Good's Syndrome was first described in 1955. Patients develop a thymoma (tumour of the thymus) and have greatly reduced antibody efficiency.
It's a rare disease, but nevertheless affects several thousand people worldwide each year.
The cause is unknown. and the exact criteria for diagnosing the syndrome have still not been formally agreed.
Fifty-five years after Dr. Good’s original observations on thymoma and hypogammaglobulinemia, the pathogenesis of this primary immunodeficiency syndrome remains incompletely understood.
Source : Good’s syndrome remains a mystery after 55 years: A systematic review of the scientific evidence Clinical Immunology, 2010 Jun; 135(3): 347–363.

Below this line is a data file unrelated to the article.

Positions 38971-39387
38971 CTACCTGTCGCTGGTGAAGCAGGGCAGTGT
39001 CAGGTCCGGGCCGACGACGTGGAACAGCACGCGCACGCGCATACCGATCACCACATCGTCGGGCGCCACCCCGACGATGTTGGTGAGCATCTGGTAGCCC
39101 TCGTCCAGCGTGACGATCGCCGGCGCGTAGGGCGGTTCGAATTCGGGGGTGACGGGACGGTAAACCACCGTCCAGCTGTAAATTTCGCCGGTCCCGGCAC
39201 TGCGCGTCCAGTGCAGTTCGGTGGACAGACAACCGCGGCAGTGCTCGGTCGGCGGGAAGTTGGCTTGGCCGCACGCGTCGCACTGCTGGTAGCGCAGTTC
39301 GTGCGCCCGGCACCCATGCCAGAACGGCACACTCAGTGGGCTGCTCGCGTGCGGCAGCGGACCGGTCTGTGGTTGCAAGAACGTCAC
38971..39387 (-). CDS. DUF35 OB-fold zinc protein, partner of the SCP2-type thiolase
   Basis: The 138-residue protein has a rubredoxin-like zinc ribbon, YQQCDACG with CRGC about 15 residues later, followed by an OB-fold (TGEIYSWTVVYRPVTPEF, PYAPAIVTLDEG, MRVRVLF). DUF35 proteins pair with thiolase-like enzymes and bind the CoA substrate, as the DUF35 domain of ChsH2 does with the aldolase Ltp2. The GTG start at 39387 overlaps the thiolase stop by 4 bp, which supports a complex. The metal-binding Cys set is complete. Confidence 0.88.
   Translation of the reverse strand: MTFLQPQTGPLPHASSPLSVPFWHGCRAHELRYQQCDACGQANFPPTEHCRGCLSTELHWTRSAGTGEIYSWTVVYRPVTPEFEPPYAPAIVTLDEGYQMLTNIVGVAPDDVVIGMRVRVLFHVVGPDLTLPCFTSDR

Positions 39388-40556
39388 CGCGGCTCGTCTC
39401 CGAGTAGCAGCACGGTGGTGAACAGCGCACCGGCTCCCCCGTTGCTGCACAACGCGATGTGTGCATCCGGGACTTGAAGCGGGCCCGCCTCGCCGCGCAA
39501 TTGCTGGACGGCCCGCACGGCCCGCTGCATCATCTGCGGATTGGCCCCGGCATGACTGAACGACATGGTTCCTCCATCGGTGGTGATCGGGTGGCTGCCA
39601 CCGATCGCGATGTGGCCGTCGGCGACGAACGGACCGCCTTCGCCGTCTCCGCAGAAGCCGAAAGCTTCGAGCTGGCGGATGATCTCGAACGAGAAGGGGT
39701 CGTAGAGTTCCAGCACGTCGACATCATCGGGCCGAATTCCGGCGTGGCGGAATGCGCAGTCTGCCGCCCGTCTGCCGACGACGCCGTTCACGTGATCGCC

Ideas for new topics, and suggested additions / corrections for old ones, are always welcome.
If you have skills or interests in a particular field, and have suggestions for Wikenigma, get in touch !
Or, if you'd like to become a regular contributor . . . request a login password. Registered users can edit the entire content of the site, and also create new pages.
( The 'Notes for contributors' section in the main menu has further information and guidelines etc.)
You are currently viewing an auto-translated version of Wikenigma
Please be aware that no automatic translation engines are 100% accurate, and so the auto-translated content will very probably feature errors and omissions.
Nevertheless, Wikenigma hopes that the translated content will help to attract a wider global audience.